“Yeah, I know we’ve posted several times with these Pygmy Sculpins,” writes the social-media manager of the Conservation Fisheries Facebook page, “but they’re just so stinking cute!”
For those not already familiar, Conservation Fisheries is a 501(c)3 non-profit organization based in Knoxville, Tennessee. The organization was founded by Pat Rakes and J.R. Schute and “has partnered with many federal and state agencies, conservation organizations, and private individuals to increase our ecological knowledge for more than 60 species of rare and under-appreciated southeastern freshwater fishes. With their partners, their efforts have contributed to the improved status of many, with the eventual goal of removal from Endangered Species Act protection seeming closer to reality. For other species, their pro-active projects, with partner support, likely prevented the need for federal endangered species listing.”
In this recent video, Conservation Fisheries highlighted their ongoing work with the threatened Pygmy Sculpin, Cottus paulus, and they’re just downright captivating. We challenge any aquarist to find fault in these charming, bumble-bee-colored North American natives that put on quite the show for viewers!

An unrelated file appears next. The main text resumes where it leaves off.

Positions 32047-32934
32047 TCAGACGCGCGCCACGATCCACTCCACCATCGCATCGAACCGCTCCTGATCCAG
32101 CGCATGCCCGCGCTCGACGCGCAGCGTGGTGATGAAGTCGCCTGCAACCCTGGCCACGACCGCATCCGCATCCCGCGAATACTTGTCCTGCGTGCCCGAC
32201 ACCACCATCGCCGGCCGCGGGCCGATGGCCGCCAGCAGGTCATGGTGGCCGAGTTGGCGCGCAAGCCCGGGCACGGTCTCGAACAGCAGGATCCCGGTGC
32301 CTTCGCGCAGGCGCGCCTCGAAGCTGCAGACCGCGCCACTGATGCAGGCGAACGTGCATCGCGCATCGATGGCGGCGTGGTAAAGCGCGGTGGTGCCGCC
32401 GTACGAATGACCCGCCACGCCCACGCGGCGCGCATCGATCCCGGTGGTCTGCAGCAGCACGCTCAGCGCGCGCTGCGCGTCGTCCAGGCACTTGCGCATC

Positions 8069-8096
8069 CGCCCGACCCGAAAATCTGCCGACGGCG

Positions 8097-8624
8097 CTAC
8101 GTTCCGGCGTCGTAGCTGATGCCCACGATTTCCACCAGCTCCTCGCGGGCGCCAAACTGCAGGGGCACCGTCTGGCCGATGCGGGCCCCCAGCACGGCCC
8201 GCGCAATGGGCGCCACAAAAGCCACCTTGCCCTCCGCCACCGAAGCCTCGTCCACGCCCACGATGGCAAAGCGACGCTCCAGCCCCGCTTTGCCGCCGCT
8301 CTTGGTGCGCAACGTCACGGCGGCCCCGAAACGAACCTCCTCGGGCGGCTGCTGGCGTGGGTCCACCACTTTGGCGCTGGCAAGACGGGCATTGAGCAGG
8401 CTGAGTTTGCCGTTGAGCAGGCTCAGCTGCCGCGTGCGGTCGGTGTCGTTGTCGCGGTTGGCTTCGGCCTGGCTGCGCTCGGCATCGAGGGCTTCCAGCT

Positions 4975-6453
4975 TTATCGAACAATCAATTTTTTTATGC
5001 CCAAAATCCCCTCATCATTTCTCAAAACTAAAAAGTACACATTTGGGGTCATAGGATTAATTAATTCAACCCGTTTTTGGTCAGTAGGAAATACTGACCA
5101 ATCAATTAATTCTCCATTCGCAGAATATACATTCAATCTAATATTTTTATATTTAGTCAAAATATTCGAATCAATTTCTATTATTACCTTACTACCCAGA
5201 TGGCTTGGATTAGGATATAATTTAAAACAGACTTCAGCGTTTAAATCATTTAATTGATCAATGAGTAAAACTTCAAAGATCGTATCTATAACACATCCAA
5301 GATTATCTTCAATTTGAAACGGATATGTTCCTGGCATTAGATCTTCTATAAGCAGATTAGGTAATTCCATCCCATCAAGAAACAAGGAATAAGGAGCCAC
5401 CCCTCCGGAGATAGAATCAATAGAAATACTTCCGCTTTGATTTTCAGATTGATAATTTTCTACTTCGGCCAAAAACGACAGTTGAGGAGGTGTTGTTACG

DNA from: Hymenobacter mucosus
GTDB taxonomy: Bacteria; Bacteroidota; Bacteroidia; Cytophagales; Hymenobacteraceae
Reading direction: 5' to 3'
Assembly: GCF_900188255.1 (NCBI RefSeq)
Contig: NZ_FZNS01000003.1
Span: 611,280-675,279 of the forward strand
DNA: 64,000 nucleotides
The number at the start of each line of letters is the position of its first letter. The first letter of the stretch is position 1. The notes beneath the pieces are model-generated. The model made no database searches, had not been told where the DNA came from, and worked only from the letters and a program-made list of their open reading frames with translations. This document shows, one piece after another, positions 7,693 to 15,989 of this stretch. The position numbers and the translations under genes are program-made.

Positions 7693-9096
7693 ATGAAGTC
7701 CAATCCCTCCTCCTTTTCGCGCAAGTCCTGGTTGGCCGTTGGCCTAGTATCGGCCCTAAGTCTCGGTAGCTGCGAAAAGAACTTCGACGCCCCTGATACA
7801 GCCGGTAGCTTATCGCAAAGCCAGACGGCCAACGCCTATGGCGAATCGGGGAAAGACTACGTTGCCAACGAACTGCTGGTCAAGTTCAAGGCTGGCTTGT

“Notice the color variations. The ones with black heads are nest-guarding males. All of these are second-generation fish.
“This tiny sculpin is found in a single spring in north Alabama. They are extremely sensitive to temperature fluctuations. Their eggs are especially sensitive to temperatures either higher or lower than their preferred narrow range. A recent presentation by Rachel Moore and Carol Johnston noted that the temperature of the spring has risen several degrees since the 1970s. It remains to be seen how this might affect these little fishes. Will they adapt?”
Watch Dance of the Pygmy Sculpins, from Conservation Fisheries
- Learn more about Conservation Fisheries
- Interested in keeping native fishes in the U.S.? Consider joining the North American Native Fishes Association, NANFA
- A reminder to U.S. aquarists: Consult all local, state, and national laws before considering the keeping of native fishes, as many are regulated or are entirely off-limits! NANFA can be a great resource for aspiring keepers of native fishes!